Discipleship has been on my mind as of late. This is one of the main things that we have been discussing at my church for the past several months, and something that fortunately is always progressing. What exactly is a fully-functioning follower of Christ and how is one made?
First of all I would say that community is a big part of this. Whoever came up with this “personal decision” stuff, well you gotta give it to ’em, it sure does sound nice. The thing is that our lives in Christ are never meant to be solely “personal.” The New Testament is full of stories of believers who are intimately, even dependently, connected to their church. There always seems to be a community structure to the Christian discipleship we find in the bible. I would contest that we must strive for this as well.
To do so though, we have to understand that our faith in Christ has a huge bearing on all other avenues of our lives. I see many folks compartmentalizing their lives, as if one area never intersects with another. Sure this keeps it nice and tidy, but I say screw nice and tidy. I want something gritty, something real, something I can touch and feel and share with other people. Something that impacts not only my small little world, but that has the capacity to expand out into the world of those I come in contact with everyday. The barista that gives me coffee everyday. The server at my local pub. My friends who I love and care for.
I don’t care for people just so that that I can share in their living and moving and being. Don’t get me wrong. This is a part of it. Rejoicing in the triumphs and comforting in the failures are some of the sweetest moments in life. But I hope that my life serves as a sharpener for my friends lives. I want to challenge people forward to excellence, and I want them to challenge me. If my buddy has an opinion I think could use some tweaking I want to challenge it. I say this only because I would want the same from my friend.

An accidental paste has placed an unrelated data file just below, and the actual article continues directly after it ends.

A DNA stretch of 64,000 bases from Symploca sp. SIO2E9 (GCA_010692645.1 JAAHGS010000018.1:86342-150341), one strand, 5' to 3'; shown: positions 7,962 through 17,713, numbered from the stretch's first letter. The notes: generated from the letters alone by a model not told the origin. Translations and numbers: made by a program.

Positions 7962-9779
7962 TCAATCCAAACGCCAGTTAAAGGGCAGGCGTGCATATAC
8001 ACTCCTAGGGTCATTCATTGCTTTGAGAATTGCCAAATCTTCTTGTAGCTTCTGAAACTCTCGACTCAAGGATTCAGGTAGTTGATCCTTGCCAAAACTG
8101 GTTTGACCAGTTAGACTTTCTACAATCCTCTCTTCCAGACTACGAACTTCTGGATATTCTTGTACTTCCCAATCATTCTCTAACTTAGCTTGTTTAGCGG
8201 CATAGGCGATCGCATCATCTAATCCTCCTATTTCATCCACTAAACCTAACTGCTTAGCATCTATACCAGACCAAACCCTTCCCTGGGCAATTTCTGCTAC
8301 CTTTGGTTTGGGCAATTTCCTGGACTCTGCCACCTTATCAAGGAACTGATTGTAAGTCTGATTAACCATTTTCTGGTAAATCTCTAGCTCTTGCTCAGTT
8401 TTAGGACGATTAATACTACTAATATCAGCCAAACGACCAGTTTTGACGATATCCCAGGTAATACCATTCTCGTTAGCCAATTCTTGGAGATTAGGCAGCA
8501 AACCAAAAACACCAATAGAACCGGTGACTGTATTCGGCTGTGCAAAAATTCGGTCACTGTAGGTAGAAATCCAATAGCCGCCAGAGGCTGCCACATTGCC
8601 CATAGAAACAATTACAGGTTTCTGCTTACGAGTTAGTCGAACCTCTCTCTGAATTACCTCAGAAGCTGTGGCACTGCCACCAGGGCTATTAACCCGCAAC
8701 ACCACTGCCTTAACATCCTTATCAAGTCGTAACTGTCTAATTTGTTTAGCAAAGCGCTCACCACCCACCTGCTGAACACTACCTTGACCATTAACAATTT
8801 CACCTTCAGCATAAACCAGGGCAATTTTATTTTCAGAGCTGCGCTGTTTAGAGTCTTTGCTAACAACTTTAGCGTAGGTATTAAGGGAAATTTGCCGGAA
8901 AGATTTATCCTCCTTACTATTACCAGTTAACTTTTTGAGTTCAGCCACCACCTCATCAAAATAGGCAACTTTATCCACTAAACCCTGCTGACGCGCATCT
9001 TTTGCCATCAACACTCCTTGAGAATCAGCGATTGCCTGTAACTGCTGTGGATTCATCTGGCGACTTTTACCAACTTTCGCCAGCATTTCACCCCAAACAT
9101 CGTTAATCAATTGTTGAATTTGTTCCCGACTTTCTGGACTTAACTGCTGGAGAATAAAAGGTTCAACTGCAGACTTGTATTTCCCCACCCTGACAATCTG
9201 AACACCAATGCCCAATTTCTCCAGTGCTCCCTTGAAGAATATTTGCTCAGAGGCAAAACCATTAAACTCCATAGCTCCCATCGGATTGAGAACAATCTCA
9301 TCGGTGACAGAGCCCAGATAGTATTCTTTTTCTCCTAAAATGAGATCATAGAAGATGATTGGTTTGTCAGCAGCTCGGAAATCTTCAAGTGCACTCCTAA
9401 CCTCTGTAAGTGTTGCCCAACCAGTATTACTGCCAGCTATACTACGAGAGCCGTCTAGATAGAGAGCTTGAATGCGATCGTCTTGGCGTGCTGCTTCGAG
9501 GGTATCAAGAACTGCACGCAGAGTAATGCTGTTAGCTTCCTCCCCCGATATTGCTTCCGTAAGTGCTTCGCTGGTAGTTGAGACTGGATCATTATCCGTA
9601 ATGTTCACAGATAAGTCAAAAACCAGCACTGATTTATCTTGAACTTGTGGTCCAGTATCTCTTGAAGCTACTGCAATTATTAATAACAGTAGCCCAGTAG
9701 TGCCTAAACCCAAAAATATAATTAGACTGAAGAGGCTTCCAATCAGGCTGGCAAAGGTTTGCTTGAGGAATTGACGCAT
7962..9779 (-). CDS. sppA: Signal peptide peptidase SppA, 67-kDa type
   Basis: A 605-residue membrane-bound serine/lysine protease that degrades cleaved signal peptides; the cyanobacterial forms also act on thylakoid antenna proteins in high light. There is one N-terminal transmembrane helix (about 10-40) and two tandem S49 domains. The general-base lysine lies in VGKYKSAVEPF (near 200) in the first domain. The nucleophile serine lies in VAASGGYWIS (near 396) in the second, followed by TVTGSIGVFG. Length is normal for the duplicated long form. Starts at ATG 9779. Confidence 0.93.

Do we have this view of others who share our belief in Christ? Would we welcome a challenging word or would we claim our privacy and shrug it off?
I admit, my idealism gets the best of me at times. I have said in the past that if folks are believers, if this belief is shared among two or more, then get close because encouraging and challenging relationship is at your fingertips. Don’t loose the opportunity to be sharpened, to be honed by a fellow believer.
The more I live, the more I see that intimacy is a big hindrance to this. Do we really want every person down at the church to know our business? Of course not. We reserve that information for a select few. Think of your 3 closest friends. You have shared things with these you haven’t with anyone else.
But 3 people? Lets assume those 3 are couples, at best thats 6. I choose the number 3 because that is about how many close confidants I have. I of course have others, but the closest? We are looking at about 3. We have to expand our possibilities. I have to expand my possibilities. Think of the resources that are out there, and we relegate the bulk of our best personal development to the opinions of 3 trusted people. Now those people I am sure are great, but we also probably trust their opinions because we have deemed there opinions closer to the truth, or what’s best for us, than everyone else’s.